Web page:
Also Known As
Pacific slope of Costa Rica
Not sensitive. I have bred these fish in soft, slightly alkaline tap water with no problems.
Flexible in temperature, but breeds in the upper 70s. May not breed at all below around 78 degrees. Will inhabit a room temperature tank with no problems.
Don't know, but probably same as similar Cichlids which is 10 years or more.
Up to 5 inches.
Males are usually quite a bit larger than females, with slightly longer fins. Mature females that are ready to spawn have a beautiful golden yellow color on their dorsal and anal fins. This is the easiest method for sexing in the fish I have have. The fish in the above picture is a male. I find it easier to sex fish by behavior, shape, size and color than by shape, size and color, alone.
Not picky, my fish ate primarily a variety of dry processed foods. For some reason, they would not eat Hikara brand foods, though. I have spiced up the diet with earthworms and the occasional ant or other insect, in the summer months.
My fish would develop a rich dark color with vertical stripes and blue eyes when guarding a spawn. This color would gradually change at spawning time reaching maximum effect once the fry become free swimming. The females golden yellow color becomes very muted during these periods. It appears that only the dominate female ready to breed displays the golden yellow color on here fins. Submissive females look very similar to males. The T-bar for which the fish is named, is not always obvious in my fish, though it can be seen in the photo at the top of this page. It is made up of the combination of two lines. One from behind the head going back to mid body. The other is vertical near the end of the first bar.
Behavior (not breeding)
Sajica's are fairly peaceful for Cichlids, at least until breeding time. Males will nip and harass smaller males and females they are not interested in, but if there is a small school in the tank, this aggression will be spread out enough that no fish's life is threatened. I have never seen them lock jaws at any time. They do dig quite a bit. I found that my fish were not timid at all and swam freely throughout an aquarium, even when only two were housed alone in a 55 gallon aquarium that was located in a busy room in the house. They would swim to the top waiting to be fed any time someone moved around in this room.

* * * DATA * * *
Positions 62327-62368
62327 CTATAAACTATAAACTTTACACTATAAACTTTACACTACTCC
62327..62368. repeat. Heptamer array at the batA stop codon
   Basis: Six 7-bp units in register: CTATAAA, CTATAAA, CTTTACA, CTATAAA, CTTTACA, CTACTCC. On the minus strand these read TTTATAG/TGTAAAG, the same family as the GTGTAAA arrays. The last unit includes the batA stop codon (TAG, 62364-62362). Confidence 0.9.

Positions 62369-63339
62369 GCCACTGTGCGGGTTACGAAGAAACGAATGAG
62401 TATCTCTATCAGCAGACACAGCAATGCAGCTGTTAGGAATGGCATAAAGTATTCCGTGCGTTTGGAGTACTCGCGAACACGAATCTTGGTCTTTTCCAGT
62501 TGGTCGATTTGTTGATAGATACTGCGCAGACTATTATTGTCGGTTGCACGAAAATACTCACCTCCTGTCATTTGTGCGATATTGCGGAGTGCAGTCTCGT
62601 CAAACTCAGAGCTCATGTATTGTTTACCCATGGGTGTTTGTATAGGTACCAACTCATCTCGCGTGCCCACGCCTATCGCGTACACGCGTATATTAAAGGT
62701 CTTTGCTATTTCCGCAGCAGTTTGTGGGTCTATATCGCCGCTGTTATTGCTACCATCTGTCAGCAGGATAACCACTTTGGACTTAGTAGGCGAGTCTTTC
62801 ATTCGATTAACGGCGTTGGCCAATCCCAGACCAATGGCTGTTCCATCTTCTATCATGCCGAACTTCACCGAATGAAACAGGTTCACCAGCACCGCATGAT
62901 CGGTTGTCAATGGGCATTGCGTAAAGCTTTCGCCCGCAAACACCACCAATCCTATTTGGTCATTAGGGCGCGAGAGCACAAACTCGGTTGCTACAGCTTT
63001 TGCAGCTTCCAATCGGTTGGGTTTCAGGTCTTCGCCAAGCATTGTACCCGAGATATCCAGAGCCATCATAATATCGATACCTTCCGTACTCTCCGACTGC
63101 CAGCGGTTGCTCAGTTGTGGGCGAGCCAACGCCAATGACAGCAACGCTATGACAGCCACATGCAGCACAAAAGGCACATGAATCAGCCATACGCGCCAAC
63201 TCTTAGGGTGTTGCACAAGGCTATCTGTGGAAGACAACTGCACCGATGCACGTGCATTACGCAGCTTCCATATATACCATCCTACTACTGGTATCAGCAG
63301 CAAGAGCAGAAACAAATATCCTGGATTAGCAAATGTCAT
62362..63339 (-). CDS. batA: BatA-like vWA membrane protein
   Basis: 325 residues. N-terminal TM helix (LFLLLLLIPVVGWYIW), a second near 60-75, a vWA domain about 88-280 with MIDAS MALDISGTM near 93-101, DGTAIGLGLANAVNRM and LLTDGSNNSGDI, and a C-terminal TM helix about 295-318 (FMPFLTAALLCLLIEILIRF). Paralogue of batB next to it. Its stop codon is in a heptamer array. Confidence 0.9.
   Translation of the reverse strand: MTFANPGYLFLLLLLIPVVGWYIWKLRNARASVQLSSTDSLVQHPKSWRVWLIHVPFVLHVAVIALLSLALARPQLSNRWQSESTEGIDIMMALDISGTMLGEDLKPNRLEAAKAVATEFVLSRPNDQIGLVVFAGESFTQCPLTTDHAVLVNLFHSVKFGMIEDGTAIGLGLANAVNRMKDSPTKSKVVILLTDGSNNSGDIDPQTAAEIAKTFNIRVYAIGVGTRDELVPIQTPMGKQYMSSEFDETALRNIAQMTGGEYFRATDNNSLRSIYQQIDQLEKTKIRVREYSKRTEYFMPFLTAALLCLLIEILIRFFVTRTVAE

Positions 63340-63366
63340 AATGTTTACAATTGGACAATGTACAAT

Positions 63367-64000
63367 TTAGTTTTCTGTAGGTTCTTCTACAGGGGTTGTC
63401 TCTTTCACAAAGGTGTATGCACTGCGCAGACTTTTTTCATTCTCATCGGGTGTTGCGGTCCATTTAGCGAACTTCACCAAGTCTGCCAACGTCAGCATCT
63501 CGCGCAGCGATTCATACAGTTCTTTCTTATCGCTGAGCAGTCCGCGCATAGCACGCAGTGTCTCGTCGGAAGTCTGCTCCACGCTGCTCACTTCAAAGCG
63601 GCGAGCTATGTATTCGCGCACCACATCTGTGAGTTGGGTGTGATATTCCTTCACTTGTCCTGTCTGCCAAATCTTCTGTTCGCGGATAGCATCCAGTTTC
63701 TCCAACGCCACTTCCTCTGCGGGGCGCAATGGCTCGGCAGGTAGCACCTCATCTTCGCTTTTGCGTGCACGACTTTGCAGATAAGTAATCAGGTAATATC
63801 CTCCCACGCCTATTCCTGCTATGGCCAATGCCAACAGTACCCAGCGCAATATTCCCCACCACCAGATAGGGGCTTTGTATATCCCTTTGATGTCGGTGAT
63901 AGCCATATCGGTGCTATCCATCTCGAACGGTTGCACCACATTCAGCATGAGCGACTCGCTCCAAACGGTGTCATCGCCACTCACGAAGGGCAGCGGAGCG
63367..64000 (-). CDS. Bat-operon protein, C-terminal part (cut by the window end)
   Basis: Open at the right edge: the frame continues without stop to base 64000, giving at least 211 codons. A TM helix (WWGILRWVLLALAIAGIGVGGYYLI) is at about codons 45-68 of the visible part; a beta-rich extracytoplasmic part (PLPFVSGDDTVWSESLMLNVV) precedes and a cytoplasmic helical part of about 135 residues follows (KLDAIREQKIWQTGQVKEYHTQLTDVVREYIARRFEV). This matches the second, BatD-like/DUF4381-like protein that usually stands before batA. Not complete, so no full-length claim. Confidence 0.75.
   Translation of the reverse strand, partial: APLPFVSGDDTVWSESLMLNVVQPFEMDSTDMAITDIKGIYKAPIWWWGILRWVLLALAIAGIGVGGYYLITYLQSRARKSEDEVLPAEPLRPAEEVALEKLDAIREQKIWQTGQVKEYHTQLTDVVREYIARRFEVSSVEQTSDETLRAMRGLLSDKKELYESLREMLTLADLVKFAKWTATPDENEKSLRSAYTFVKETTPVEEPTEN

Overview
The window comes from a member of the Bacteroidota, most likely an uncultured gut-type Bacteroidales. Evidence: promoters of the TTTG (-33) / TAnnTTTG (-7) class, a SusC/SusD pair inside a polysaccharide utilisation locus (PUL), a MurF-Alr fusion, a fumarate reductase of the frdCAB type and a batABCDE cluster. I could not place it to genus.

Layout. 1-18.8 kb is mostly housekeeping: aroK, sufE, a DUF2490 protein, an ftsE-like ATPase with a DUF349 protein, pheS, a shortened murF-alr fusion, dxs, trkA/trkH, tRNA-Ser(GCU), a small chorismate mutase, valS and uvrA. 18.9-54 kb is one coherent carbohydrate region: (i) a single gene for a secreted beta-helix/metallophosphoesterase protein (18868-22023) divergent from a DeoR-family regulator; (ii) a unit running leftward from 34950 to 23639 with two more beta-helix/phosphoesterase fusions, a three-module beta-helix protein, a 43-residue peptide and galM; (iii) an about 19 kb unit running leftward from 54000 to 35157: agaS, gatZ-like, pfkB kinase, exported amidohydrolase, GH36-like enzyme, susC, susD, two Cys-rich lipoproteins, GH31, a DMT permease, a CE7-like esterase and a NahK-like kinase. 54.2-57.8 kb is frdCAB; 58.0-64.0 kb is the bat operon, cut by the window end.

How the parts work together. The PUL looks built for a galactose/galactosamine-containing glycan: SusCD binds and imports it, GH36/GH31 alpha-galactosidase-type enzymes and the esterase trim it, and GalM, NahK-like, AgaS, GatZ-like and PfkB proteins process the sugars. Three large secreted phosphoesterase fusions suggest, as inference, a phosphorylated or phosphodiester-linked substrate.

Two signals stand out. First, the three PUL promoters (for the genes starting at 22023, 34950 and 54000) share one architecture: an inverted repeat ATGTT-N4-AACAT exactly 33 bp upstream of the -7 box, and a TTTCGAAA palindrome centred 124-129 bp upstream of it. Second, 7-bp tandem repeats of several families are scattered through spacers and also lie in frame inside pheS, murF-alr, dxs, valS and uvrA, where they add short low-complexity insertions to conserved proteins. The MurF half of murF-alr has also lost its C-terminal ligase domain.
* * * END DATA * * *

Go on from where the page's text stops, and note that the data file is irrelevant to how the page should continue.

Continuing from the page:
These fish exhibits a version of Cichlid cave spawning behavior. I recommend a temperature of around 78 degrees for spawning. They may not spawn at lower temperatures. The males can be really tough on a female that is not ready to spawn, to the point where he may kill her. Once a pair reaches spawning readiness, all other fish in the tank will be extensively harassed, probably resulting in death at some point. It is probably best to remove other fish from the tank when spawning behavior becomes evident. The females ovipositor becomes visible a day or two before the actual spawning occurs. My Sajica's have spawned in two locations. One was inside a cave they dug under a large rock. The other was on the underside of a medium sized live plant leaf. This leaf was right outside of a cave that was later used to house the hatched fry. Spawn size in my fish seemed to be a couple of hundred eggs and hatch in 3 to 4 days at 78 degrees. They become free swimming in another 7 days or so. Once the spawn hatch, the parents keep the fry in a cave dug under rock until they are free swimming. This cave has a very narrow clearance so that the female has to swim on her side to reach the fry inside. Even after they are free swimming the female will move the fry back to the cave if she feels that they are threatened. The male is not very active in the care of the young, primarily patrolling the general area. I have left the fry with a single male parent (the female was killed by him) well past maturity, though they do become nippy toward each other. Note, that in my experience, the male will be ready to breed within about 2 weeks after the fry become free swimming. At that point one of two things will happen. The female is ready to spawn and that is what they will do. The existing fry will be driven away or killed. The female is not ready to spawn and the the male will most likely kill her, if they are not immediately separated.
I am very pleased with these fish, as they are not as aggressive as some other Cichlids, but still show interesting spawning behavior. I think they make a far better selections that Jack Dempseys and Convicts for beginning Cichlid breeders. Their color is very pleasing, if not brilliant and they rarely hide from view.
1: Aquarium Atlas, Volume 2, H. A. Baensch, Dr Rudiger Riehl